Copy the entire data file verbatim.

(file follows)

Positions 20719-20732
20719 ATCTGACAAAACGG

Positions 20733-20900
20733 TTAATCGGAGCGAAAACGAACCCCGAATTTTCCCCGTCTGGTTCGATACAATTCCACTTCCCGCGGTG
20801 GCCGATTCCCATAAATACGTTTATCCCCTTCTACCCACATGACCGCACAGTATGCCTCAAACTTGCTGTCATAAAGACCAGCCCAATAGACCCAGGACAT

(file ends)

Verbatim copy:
Positions 20719-20732
20719 ATCTGACAAAACGG

Positions 20733-20900
20733 TTAATCGGAGCGAAAACGAACCCCGAATTTTCCCCGTCTGGTTCGATACAATTCCACTTCCCGCGGTG
20801 GCCGATTCCCATAAATACGTTTATCCCCTTCTACCCACATGACCGCACAGTATGCCTCAAACTTGCTGTCATAAAGACCAGCCCAATAGACCCAGGACAT